The Scent of a Virtual Memorial’s Roses


We always seem to come back to a problem that never has resolve or relief. How do we grieve for the loss of internet friends? Yes, I mean “death”. Yes, I mean folks whom we’ve never met in person but, through time, have become important. Yes, “we” is the collective of modern internet junkies who actually breathe deeply every know and then.

As in our “day to day”, hopefully extant, and certainly three-dimensional world, such sorrow can be debilitating. And it can be pesky: zapping us with a poignant, weepy, and charged bit of nostalgia.

For me, thoughts of departed friends and family can cascade from my memory right down to the table top. Slideshows of faces can stare back and almost challenge me to “go there” and face those losses that are still raw. Within moments thoughts and being begin throbbing with anger, guilt, and melancholia.

So today, I am thinking of three friends who have passed away in the past year or so, the deaths of whom I cannot seem to move past:

Karen G, who was always lyrical, witty, and certain to always react with kindness.
Scott B, who was a gruff, opinionated, and reactionary asshole. But he was an immensely loyal and enlightened egalitarian.
Farrah S, who was bedridden and spiraling into life’s painful denouement. We’d often talk for hours late at night, solving any and all conspiracy theories as well as predicting political trends.

Perhaps, my subconscious honors them by keeping those profiles valid in my heart. I usually reach the same conclusion each time. Such friends are unexpected and blessed gifts from the Universe.

This year, however, I realize that I am thankful for the time I did have with these friends. We shared joy. We poured our “melted” hearts out to each other and allowed ourselves a relationship without pretense.

I do believe that these three friends helped me grow up just a little more.

(Henry picked this Vuillard bouquet just for them.)

5 thoughts on “The Scent of a Virtual Memorial’s Roses

  1. A lovely tribute, Mark. I knew Farrah as well, though not as well as you did. I lost a Facebook friend named Lori Williams who was a gifted poet, ribald and profound and beautiful, and I’ll really never forget her. There have been others. These meetings, friendships and yes, mournings are what are strong and resilient about this medium. I relish your posts, and thank you for this one, heartfelt and so caring.

  2. Oh, Mark! This one hit me in the gut tonight. I’ve been pondering death in all its various permutations, and here you come talking about the deaths of friends we know from the internet. I’ve been distressed when, for example, I look at my Facebook friends list and see all ones who’ve died and whose pages are still sitting there, still viewable, with people continuing to post memories and pictures of the deceased. My own memories of these deceased friends come flooding back; the memories of how they died – suicides, cancers, accidental or perhaps not so accidental overdoses and more. And I mourn them all over again, wondering why I wasn’t there to stop them from killing themselves, yes, as though I’m all that powerful or just “all that” period. And what would happen if one day I find myself going down that same path … who will notice, who will mourn for me?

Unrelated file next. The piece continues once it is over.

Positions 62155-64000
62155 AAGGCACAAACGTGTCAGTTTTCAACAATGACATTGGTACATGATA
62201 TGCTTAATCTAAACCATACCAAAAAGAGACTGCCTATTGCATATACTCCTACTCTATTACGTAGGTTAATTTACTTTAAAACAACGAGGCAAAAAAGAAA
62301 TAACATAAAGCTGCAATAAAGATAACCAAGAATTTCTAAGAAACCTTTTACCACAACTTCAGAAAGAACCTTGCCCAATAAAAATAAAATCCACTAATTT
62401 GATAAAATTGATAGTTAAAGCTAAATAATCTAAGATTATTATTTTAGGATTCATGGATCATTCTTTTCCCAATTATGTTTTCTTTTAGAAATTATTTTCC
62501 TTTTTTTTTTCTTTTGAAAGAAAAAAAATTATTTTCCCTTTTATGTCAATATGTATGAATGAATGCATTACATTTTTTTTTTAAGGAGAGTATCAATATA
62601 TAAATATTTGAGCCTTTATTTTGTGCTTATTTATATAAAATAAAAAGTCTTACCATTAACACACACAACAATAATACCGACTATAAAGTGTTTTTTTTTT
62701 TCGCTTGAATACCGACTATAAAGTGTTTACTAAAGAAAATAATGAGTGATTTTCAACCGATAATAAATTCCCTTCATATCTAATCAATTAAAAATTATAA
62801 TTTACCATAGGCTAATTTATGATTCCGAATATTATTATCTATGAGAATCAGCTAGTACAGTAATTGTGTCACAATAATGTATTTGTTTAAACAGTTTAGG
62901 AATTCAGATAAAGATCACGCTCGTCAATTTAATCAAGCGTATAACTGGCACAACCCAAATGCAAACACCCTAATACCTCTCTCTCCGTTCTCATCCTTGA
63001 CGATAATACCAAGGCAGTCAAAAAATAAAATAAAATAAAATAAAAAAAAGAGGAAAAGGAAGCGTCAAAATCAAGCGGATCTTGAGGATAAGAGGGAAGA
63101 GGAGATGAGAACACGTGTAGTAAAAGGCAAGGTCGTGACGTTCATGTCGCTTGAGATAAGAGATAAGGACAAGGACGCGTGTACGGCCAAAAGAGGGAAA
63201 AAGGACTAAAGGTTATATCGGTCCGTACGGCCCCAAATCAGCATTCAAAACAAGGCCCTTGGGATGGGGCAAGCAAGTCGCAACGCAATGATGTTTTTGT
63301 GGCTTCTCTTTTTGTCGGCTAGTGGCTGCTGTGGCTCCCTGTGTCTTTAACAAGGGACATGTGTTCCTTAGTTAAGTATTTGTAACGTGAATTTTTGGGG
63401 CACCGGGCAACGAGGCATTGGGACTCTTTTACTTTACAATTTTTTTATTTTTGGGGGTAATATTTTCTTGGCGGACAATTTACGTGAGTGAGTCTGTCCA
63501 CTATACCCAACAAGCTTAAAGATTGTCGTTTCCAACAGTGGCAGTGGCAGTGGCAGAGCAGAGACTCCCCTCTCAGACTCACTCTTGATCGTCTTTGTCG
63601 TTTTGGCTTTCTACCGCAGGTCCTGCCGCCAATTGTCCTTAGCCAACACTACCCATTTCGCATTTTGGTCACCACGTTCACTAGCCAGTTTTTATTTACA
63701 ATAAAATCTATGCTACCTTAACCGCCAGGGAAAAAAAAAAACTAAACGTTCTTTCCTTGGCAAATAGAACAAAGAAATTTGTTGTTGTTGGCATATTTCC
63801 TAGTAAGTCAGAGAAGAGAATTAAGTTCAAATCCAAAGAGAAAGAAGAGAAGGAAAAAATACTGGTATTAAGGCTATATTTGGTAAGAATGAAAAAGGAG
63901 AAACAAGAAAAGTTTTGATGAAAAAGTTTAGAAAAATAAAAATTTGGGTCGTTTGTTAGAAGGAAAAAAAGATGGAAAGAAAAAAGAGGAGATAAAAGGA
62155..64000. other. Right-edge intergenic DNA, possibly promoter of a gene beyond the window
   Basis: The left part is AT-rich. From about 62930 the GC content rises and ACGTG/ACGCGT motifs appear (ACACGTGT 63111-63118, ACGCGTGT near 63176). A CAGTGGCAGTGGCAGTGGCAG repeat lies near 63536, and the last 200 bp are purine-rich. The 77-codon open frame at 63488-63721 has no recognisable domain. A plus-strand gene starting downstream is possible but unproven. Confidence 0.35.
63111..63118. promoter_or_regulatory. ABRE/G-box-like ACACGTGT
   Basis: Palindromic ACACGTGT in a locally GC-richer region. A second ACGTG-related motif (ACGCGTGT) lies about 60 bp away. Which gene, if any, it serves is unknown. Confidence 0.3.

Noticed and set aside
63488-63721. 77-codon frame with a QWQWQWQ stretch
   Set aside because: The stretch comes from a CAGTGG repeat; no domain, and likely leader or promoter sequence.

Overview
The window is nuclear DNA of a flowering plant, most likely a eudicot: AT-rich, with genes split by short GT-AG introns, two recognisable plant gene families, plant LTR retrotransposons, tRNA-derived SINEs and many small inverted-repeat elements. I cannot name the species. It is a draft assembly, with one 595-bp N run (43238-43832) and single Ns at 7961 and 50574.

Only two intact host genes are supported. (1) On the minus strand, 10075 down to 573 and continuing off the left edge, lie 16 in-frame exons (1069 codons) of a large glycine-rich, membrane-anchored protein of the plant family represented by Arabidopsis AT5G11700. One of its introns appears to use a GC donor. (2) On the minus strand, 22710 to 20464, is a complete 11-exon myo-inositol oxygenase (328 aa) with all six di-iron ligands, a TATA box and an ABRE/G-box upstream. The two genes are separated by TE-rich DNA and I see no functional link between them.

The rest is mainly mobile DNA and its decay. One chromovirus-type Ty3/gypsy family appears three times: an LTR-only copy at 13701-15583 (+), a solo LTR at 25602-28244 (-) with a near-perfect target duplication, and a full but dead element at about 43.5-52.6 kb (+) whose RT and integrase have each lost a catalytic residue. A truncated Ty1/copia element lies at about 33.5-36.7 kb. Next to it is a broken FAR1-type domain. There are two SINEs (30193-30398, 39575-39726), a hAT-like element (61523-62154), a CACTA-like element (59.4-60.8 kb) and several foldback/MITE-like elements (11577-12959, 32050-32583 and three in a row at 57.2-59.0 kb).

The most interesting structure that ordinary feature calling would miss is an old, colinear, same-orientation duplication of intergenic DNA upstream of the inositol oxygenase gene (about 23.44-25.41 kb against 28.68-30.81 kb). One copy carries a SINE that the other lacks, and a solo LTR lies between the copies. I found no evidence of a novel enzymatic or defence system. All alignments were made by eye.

But don’t you even think for one second of leaving the planet by any means, Mark. I’ve no idea what I’d do without the posts you write here on this blog or the collections of artwork that build on Facebook. You add more joy to my grungy, poverty stricken, and pain-filled life than you’ll ever know. I pray daily that your transplant happens very, very soon, that it is 100% successful, and that you and Jon go on forever living in whatever new Marklewood you locate with all your wonderful cats. You are truly a blessing!

    Shabbat shalom. You are loved.

  3. I too have gone through these feelings of loss and anger as so many good friends i met in person, on the phone for hours, on the Internet listserve and now FB groups to which I belong. So many of my contemporaries with lung diseases die and I cry and mourn their leaving me. Either they didn’t live long enough to get a transplant or they just didn’t survive the trials that come afterwards or for no known reason. Yet so many times I see it coming and I can’t do anything about it and can only tell them how much I love them and how much they gave me with their friendship. I even went and scattered the ashes of a lovely young girl over high water falls in North Carolina something she wanted me to do for her, a place that held special meaning and joy for her. It meant some serious climbing and a little deception too but it did provide comfort.
    Peace Mark

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